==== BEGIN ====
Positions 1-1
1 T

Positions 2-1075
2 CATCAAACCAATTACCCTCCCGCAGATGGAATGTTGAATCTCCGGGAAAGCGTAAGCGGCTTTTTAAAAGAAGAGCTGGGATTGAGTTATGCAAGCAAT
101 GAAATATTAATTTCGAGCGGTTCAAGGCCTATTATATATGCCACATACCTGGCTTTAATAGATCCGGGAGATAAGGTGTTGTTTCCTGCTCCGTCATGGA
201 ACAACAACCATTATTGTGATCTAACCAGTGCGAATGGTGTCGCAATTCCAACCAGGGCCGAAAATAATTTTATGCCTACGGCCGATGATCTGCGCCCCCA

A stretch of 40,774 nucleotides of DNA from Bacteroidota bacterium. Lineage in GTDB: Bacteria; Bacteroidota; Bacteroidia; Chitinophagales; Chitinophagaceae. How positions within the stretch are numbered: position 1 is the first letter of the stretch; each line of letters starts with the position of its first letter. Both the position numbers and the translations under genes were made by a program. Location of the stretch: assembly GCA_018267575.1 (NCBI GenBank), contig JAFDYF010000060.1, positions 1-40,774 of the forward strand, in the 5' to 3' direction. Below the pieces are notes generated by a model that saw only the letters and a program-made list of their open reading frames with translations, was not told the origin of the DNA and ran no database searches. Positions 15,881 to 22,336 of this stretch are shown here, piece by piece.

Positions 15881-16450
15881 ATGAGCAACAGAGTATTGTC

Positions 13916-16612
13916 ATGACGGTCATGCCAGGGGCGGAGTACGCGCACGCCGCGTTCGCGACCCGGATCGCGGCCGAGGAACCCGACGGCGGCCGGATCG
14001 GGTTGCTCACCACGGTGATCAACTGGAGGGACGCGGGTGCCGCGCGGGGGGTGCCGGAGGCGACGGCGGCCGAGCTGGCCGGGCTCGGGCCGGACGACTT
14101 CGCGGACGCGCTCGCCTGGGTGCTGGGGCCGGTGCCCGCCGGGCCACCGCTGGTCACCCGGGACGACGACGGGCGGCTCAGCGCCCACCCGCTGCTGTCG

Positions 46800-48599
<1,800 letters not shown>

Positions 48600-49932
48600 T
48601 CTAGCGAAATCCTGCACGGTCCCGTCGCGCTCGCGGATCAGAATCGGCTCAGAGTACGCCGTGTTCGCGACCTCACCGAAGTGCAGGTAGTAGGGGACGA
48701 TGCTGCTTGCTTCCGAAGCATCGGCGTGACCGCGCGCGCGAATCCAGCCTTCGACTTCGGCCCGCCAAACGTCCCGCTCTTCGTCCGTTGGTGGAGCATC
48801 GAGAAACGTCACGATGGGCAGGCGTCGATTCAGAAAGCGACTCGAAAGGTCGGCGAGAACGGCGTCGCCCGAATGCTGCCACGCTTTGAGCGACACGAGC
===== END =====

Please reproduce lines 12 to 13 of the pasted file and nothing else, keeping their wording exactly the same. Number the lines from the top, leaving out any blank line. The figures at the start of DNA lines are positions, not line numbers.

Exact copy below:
14001 GGTTGCTCACCACGGTGATCAACTGGAGGGACGCGGGTGCCGCGCGGGGGGTGCCGGAGGCGACGGCGGCCGAGCTGGCCGGGCTCGGGCCGGACGACTT
14101 CGCGGACGCGCTCGCCTGGGTGCTGGGGCCGGTGCCCGCCGGGCCACCGCTGGTCACCCGGGACGACGACGGGCGGCTCAGCGCCCACCCGCTGCTGTCG